Voter identification laws are one of the key battlegrounds in making sure that all Americans have access to the ballot
Labor organizations Working America and the AFL-CIO have stepped up their efforts to protect the rights of Americans. Working America has opened up two new regional offices in order to expand their efforts to assist working families on jobsites that are not unionized.
Working America, the community affiliate of the AFL-CIO, has opened in two new locations as it expands its efforts to organize and mobilize working-class people who don’t have the benefit of a union on the job.
The offices—in Falls Church, Va., and St. Louis—will add to the more than a dozen states across the country where organizers knock on doors, meet and organize each day with thousands of working people.
“There is no replacement for face-to-face conversations to build a movement of working people,” said Working America Communications Director Christian Norton. “We plan to hit the ground running in Virginia and Missouri to work with our labor and progressive allies and to take our country and our economy back from corporate lobbyists and their political buddies.”
Working America has 90,000 members in Virginia and 77,000 members in Missouri currently. Working America also works in Colorado, Michigan, Minnesota, New Mexico, North Carolina, Ohio, Oregon, Pennsylvania, Wisconsin and more.
Meanwhile, Working America's parent organization, the AFL-CIO is expanding its focus on registering voters and protecting the rights of voters, who have been targeted by conservatives in the last few years, through voter identification laws and other vote suppression laws.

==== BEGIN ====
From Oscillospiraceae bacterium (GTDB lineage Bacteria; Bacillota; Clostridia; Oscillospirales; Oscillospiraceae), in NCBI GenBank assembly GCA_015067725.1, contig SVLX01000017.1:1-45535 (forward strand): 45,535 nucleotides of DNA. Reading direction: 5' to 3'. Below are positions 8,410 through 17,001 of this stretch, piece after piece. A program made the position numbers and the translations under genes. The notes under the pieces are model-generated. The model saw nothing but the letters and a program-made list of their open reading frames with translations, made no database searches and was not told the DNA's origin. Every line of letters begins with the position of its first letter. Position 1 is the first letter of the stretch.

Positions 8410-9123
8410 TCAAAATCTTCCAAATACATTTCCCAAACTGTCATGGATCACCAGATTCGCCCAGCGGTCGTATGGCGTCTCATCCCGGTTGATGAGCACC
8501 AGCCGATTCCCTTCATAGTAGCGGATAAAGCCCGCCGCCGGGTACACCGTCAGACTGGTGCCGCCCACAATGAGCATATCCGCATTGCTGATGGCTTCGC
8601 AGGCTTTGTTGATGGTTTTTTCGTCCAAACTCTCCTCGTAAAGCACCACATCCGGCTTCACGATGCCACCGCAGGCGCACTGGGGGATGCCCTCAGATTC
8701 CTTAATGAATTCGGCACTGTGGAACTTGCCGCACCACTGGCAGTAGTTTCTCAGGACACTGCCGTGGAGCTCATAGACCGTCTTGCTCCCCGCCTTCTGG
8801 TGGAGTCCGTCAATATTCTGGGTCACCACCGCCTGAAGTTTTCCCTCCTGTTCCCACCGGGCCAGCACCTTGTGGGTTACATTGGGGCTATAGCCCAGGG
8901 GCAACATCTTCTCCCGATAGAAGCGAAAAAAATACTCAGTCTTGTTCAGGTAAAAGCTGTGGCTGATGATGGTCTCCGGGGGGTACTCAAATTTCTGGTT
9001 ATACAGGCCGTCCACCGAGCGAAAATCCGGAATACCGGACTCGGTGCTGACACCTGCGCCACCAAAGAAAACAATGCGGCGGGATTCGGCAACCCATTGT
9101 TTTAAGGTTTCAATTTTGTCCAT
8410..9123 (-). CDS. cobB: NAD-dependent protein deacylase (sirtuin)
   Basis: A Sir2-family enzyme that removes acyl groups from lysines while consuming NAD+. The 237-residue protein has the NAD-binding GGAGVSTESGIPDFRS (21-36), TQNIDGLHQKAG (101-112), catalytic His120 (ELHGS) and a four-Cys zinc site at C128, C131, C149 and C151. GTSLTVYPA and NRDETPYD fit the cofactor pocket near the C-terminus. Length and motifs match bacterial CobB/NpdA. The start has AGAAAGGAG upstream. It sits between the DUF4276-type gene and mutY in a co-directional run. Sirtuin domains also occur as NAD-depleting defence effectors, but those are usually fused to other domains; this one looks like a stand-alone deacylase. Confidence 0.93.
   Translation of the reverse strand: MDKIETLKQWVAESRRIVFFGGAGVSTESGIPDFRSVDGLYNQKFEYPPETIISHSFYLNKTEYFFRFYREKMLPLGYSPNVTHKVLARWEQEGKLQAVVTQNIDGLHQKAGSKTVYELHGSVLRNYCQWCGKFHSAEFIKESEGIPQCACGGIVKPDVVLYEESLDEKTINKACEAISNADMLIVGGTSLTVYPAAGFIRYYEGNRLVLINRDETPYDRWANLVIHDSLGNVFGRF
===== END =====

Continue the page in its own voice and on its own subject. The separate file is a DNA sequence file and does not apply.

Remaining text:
The AFL-CIO today announced a far-reaching, multi-partner campaign to register voters, ensure they can cast their ballots without intimidation and follow through to make sure those votes are counted. Speaking at a press conference here in Washington, D.C., AFL-CIO Executive Vice President Arlene Holt Baker said this campaign represents the union movement’s most aggressive push ever because: "the attacks we are seeing on the right to vote are unprecedented.:
“Over the past several months, the AFL-CIO has been working with our affiliates to ensure that registered voters are able to cast their votes without intimidation and to ensure that their votes are counted,” Holt Baker said, with a focus on Pennsylvania, Florida, Ohio, Michigan, Wisconsin and Nevada. Some of those partners joined Holt Baker today, including NAACP President Ben Jealous, National Council of La Raza’s Clarissa Martinez-De-Castro and Generational Alliance’s Carmen Berkley.
AFL-CIO outreach will address such challenges registered voters face as inadequate election administration, lack of access to required photo ID and intimidation and dirty tricks on Election Day. The AFL-CIO website MyVoteMyRight.org offers a resource hub for voters, which includes state-by-state fact sheets on voting laws and voter registrations rules. The site offers a story feature that allows voters to submit their stories online to be gathered as a resource.
Learn a lot more about the efforts at the new AFL-CIO website.